Last summer I was on a panel with Sherrilyn Ifill, who is the head of the NAACP, and other black scholars, and they were given a hypothetical: “What are you going to tell your African-American son about dealing with the police and how he should dress, et cetera?” And each person said, you know, pull up your pants, be respectful … In other words, all of the things that they shouldn’t have to do, if we were freely able to choose who we are and [how we] interact in this world. Unfortunately, that is what I would wind up telling this young woman … It’s not empowering advice. But if you’re talking about advice as a parent or a professor or a judge, that is the advice that I would give.

These are not the kind of questions you hear very often at the Aspen Ideas Festival: truly difficult questions, which force the audience and panelists to concede the limits of their efforts and good intentions. Why? Because the Aspen Ideas Festival is an annual event that strives to attract the biggest, hotshot thinkers, and, simply put, if they went after said guests with serious, hardball questions they might be less inclined to show up again. When truly difficult questions do pop up and the panelists sense that they are being moved into dark and murky waters, they generally don’t allow themselves to stay there long. An example of this is the moment at the end of “The Middle East, Art, and Overcoming Division” when the interviewer says, to the three artists on stage:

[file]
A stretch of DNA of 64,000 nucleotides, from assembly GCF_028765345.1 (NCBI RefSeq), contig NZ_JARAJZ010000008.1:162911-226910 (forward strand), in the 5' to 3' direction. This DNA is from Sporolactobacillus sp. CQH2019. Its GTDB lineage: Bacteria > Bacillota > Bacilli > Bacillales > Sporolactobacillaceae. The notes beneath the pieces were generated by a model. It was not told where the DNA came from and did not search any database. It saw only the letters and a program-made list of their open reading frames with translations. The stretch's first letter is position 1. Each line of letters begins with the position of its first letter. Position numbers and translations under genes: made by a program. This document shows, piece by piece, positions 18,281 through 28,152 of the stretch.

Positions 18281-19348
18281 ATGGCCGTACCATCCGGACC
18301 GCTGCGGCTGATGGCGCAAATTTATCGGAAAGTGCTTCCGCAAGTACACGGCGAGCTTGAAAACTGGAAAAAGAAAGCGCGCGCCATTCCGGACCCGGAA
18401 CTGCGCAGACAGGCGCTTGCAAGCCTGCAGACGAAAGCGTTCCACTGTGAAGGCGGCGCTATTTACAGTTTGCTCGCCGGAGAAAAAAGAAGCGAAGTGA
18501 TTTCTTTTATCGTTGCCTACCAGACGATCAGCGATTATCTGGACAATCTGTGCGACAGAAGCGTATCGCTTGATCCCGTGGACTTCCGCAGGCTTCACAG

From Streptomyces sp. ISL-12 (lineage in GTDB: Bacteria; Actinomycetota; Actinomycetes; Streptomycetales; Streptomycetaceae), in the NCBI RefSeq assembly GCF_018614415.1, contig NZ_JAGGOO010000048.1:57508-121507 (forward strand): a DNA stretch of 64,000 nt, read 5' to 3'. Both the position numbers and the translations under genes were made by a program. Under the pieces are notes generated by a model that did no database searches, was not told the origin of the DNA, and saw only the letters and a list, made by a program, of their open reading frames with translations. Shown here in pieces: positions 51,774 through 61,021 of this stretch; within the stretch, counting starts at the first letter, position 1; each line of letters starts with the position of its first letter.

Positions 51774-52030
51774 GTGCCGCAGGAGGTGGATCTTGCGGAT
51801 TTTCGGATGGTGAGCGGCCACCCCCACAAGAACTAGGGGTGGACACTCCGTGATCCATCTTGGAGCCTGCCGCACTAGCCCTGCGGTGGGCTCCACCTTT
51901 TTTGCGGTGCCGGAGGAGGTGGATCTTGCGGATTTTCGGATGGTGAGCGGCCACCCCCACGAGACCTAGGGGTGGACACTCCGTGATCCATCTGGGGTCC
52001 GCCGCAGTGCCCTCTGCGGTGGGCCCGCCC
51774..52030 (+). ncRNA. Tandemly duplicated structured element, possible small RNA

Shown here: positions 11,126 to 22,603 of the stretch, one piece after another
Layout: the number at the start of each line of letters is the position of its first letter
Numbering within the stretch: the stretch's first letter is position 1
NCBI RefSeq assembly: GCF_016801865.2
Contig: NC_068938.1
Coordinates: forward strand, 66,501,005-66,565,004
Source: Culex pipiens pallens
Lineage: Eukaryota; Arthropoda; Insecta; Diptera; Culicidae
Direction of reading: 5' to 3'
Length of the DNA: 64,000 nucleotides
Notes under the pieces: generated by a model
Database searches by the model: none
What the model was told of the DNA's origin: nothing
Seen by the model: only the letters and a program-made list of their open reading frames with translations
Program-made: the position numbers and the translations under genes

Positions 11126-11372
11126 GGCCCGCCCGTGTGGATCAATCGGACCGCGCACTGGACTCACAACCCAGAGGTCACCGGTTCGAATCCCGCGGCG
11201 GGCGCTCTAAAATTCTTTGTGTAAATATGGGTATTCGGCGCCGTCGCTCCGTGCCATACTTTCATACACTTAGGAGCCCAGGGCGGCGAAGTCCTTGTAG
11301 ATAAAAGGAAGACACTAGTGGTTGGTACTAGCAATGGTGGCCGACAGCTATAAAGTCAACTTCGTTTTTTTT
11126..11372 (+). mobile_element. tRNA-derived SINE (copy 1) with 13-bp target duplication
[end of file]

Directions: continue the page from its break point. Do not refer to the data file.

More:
We’re talking about a place that diplomats and politicians and important people from major universities have spent generations trying to figure out in political terms. Isn’t there a naïveté about the work you do? How would you respond to the charge that in a sense you’re doing yoga while the big boys are out there hunting, and you’re not actually engaging in the real matters, the political matters, the practical matters that are in this place?

The responses are mixed, and range from (paraphrasing here): “I’m only one part of a larger solution” to “The diplomats have failed; we’re making a difference on the ground” to “I only ever aspired to affect my very small community and I am doing that.” And while none of these are bad answers per se, they all avoid what makes the question not only compelling but important, ultimately reaffirming their work and their choices and leaving virtually no room for doubt.